Cloudprober, which we open sourced last year, answers questions like these and more. It’s black-box monitoring software that "probes" your systems and services and generates metrics based on probe results. This kind of monitoring strategy doesn’t make assumptions about how your service is implemented and it works at the same layer as your service’s users. You can make changes to your service’s implementation with peace of mind, knowing you’ll notice if a change prevents users from accessing the service.
Prometheus-Grafana, Stackdriver and soon InfluxDB. Cloudprober is written in Go and works on all major platforms: Linux, Mac OS, and Windows. It's released as a static binary as well as a Docker image.
Here’s an example probe config that runs an HTTP probe against your forwarding rules and exports data to Stackdriver and Prometheus:
# Probe all forwarding rules that contain web-fr in their name.
// Export data to stackdriver
// Prometheus exporter
The probe config is run like this from the command-line:
./cloudprober --config_file $HOME/cloudprober/cloudprober.cfg
This example probe config highlights two major features of Cloudprober: automatic, continuous discovery of cloud targets, and data export over multiple channels (Stackdriver and Prometheus in this case). Cloud deployments are dynamic and are often changing constantly. Cloudprober's dynamic target discovery feature ensures you have one less thing to worry about when doing minor infrastructure changes. Data export in various formats helps it integrate well with your existing monitoring setup.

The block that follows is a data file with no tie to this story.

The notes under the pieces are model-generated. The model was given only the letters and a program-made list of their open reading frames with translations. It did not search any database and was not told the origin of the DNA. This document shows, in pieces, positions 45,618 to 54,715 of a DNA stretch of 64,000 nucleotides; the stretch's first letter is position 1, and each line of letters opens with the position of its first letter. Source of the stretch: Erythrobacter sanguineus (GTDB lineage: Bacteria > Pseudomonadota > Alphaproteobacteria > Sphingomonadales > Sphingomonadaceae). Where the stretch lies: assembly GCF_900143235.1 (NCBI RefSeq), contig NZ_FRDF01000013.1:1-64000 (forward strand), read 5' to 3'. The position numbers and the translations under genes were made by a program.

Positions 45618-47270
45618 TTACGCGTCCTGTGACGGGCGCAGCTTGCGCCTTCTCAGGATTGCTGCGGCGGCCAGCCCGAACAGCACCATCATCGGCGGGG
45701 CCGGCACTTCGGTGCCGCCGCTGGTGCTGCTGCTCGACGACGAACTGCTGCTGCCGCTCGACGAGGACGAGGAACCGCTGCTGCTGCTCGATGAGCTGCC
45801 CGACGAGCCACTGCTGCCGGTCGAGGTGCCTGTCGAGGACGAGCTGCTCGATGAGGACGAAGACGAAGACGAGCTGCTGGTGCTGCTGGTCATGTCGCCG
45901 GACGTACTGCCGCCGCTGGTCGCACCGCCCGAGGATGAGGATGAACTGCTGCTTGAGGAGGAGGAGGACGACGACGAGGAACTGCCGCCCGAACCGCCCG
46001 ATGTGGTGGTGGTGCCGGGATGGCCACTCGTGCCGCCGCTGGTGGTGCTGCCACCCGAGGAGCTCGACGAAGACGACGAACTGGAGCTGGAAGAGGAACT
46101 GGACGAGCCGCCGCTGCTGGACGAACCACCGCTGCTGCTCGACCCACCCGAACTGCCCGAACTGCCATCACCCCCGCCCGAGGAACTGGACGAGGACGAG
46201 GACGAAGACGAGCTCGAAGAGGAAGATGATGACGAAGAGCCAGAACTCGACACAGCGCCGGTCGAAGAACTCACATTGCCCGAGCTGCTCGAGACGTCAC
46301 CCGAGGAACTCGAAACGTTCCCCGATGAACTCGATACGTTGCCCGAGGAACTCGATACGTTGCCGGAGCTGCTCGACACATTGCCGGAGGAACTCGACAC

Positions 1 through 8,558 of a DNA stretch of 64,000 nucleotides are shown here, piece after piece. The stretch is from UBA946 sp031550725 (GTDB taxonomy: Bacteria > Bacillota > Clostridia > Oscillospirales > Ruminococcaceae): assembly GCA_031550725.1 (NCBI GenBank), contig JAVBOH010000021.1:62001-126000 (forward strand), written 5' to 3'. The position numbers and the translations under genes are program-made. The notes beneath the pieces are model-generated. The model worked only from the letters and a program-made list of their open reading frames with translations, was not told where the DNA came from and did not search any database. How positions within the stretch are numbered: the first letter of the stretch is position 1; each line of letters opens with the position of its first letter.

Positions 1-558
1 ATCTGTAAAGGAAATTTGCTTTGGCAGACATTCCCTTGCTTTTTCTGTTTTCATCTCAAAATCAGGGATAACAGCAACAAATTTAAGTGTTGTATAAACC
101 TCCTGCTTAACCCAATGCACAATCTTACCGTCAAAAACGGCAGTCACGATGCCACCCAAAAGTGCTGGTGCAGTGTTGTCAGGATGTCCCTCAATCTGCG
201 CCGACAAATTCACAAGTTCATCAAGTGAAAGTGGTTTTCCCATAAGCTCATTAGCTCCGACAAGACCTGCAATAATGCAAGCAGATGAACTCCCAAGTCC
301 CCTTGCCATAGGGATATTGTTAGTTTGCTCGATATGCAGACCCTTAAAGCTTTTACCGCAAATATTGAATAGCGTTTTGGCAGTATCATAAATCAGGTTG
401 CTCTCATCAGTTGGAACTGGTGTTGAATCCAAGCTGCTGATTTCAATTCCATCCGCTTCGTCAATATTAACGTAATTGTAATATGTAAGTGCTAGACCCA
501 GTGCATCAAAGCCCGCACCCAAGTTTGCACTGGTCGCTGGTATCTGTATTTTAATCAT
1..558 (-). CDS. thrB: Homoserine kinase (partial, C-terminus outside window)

Other features include:
- Go text templates based configuration which adds programming capability to configs, such as "for" loops and conditionals
- Fast and efficient implementation of core probe types
- Custom probes through the "external" probe type
- The ability to read config through metadata
- And cloud (Stackdriver) logging
Cloudprober was built by the Cloud Networking Site Reliability Engineering (SRE) team at Google to monitor network availability and associated features. Today, it's used by several other Google Cloud SRE teams as well.
We’re excited to share Cloudprober with the wider devops community! You can find more examples in the GitHub repository and more information on the project website.
By Manu Garg, Cloud Networking Team